Oral Reply to Parliamentary Question on Loss and Damage Fund by Ms Grace Fu, Minister for Sustainability and the Environment
Mr Leon Perera: To ask the Minister for Sustainability and the Environment (a) whether Singapore will be contributing to the Loss and Damage Fund set up in COP27; (b) if yes, what is the quantum of Singapore’s contributions and how is the quantum arrived at; and (c) if not, what are the reasons behind the decision.
1 Singapore, as part of the Alliance of Small Island States, along with other developing countries, has long called for the establishment of a Loss and Damage fund. According to the Sixth Assessment Report of the Intergovernmental Panel on Climate Change (IPCC) Working Group II, climate change is already causing widespread loss and damage. Close to half of the world’s population live in contexts that are highly vulnerable to climate change. Of note, small island states like Singapore are disproportionately affected by sea level rise, and are at risk of submergence by century’s end, if nothing is done to prevent it. Such scenarios present an urgent need to channel financial resources towards building adaptive capacity and addressing loss and damage. We were therefore pleased that developed countries agreed to support this call at COP-27 last year.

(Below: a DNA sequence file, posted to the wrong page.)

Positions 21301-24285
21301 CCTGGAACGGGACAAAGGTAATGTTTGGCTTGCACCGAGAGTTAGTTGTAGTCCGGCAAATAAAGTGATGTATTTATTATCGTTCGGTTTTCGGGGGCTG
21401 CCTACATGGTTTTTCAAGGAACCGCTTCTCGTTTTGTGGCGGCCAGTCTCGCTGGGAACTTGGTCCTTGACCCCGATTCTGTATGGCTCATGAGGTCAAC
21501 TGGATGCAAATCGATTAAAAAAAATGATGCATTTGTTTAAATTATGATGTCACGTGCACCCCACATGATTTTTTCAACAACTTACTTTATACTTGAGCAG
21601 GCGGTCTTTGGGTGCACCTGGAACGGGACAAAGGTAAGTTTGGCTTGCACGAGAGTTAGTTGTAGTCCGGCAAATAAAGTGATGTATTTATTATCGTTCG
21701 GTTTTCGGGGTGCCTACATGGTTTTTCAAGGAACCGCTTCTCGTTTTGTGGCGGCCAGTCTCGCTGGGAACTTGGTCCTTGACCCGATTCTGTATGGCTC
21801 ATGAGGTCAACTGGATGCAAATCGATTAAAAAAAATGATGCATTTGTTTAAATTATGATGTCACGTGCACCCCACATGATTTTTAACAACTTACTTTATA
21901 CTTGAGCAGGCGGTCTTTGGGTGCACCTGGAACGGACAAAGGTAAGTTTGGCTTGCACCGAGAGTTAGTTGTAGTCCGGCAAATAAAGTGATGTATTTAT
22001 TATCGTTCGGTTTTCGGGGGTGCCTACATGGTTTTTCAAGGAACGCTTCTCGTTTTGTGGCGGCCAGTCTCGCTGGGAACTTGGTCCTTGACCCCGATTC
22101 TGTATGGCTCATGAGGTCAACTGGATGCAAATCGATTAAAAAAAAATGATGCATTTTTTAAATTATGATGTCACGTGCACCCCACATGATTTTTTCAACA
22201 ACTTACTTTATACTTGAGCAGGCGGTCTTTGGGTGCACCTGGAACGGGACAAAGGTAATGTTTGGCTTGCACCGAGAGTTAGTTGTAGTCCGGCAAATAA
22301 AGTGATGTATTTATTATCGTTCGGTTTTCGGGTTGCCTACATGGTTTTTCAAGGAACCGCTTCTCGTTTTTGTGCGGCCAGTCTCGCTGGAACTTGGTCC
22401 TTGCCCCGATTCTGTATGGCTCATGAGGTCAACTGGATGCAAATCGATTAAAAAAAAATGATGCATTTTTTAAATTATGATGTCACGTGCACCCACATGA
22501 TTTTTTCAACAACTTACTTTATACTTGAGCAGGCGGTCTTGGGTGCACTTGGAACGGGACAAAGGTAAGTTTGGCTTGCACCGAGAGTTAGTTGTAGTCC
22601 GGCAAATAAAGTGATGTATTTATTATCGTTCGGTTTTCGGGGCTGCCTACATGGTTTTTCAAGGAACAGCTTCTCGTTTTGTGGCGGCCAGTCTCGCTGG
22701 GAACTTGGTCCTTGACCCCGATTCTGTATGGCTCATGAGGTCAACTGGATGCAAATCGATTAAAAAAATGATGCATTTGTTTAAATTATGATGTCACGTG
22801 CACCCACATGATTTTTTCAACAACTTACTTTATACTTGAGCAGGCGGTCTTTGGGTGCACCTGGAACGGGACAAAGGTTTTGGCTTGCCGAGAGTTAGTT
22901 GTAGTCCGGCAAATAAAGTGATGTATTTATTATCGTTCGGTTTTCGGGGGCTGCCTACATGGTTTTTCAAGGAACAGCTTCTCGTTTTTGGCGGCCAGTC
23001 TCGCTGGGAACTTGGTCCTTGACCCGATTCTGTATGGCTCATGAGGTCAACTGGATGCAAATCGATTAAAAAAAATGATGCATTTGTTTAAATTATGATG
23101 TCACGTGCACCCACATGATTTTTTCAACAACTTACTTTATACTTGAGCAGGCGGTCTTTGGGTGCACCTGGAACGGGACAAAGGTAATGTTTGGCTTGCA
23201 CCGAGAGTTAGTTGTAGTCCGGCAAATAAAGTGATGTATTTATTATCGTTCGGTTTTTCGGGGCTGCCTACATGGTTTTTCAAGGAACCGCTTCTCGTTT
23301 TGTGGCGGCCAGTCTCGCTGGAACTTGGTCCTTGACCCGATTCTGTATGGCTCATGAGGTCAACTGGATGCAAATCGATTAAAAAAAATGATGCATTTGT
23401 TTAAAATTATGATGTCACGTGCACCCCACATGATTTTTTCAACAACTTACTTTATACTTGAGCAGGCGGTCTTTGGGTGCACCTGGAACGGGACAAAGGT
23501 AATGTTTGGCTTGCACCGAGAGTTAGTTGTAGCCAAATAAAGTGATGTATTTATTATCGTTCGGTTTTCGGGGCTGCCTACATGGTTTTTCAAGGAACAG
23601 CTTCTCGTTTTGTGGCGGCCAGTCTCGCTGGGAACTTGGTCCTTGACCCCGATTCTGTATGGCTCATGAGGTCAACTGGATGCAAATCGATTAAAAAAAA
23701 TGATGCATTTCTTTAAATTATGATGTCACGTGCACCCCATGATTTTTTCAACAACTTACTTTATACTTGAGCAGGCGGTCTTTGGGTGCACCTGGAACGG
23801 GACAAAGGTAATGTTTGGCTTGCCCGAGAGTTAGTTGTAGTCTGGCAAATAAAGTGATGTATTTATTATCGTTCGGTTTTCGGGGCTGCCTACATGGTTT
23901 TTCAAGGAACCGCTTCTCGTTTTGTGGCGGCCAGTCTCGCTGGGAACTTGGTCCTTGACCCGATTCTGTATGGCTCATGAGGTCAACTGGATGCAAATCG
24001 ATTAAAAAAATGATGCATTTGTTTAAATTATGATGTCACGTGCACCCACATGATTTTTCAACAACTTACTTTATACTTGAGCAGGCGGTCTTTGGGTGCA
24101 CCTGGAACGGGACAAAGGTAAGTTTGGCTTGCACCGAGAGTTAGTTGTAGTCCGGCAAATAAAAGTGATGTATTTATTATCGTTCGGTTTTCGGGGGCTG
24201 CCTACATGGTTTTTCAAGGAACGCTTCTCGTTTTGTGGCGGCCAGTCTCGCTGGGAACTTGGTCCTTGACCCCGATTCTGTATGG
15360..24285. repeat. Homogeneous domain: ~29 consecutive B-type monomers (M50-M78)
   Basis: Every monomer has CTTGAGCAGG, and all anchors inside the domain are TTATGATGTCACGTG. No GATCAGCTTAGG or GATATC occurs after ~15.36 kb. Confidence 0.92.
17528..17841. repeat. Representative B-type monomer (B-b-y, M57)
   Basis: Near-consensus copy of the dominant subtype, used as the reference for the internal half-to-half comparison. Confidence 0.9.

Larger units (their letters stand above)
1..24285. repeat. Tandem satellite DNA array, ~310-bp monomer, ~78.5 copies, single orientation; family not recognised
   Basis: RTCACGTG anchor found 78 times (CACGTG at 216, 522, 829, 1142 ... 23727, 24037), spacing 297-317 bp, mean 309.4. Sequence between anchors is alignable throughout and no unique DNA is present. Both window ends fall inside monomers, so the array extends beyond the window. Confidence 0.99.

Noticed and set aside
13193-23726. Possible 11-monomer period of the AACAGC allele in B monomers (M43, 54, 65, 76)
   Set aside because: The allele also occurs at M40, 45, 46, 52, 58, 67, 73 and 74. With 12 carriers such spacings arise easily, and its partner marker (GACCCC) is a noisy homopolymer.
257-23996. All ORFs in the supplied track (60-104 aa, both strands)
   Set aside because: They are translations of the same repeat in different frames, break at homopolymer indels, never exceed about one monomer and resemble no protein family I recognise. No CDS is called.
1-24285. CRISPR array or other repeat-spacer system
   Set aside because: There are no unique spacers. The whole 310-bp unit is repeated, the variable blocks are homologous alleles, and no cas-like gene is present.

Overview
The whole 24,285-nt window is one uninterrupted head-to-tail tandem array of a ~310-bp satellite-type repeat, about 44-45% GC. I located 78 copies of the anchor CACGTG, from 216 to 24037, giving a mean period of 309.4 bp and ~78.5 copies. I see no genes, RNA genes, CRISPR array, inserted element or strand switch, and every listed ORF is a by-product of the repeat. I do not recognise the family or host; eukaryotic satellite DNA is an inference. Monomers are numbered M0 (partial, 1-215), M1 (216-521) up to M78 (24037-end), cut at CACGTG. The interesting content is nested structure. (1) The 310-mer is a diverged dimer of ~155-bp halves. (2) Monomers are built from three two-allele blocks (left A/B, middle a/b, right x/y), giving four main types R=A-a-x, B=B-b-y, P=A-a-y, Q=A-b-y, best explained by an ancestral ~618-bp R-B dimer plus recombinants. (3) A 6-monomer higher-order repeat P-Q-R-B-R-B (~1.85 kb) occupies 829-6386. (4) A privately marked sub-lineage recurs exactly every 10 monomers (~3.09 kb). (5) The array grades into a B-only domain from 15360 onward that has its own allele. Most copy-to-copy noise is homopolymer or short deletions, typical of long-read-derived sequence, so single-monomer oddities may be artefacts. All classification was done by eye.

2 A Transitional Committee has been tasked to make recommendations by COP-28 on the details of the fund, taking into consideration the views of all stakeholders. Singapore will engage constructively with the Transitional Committee.
3 A key guiding principle is that countries that have caused and are most responsible for climate change must take the lead in supporting vulnerable communities to avert, minimize and address climate-related loss and damage. The Paris Agreement, which was ratified by more than 190 countries, including Singapore, also reaffirms this obligation of developed countries to mobilise climate finance for developing countries.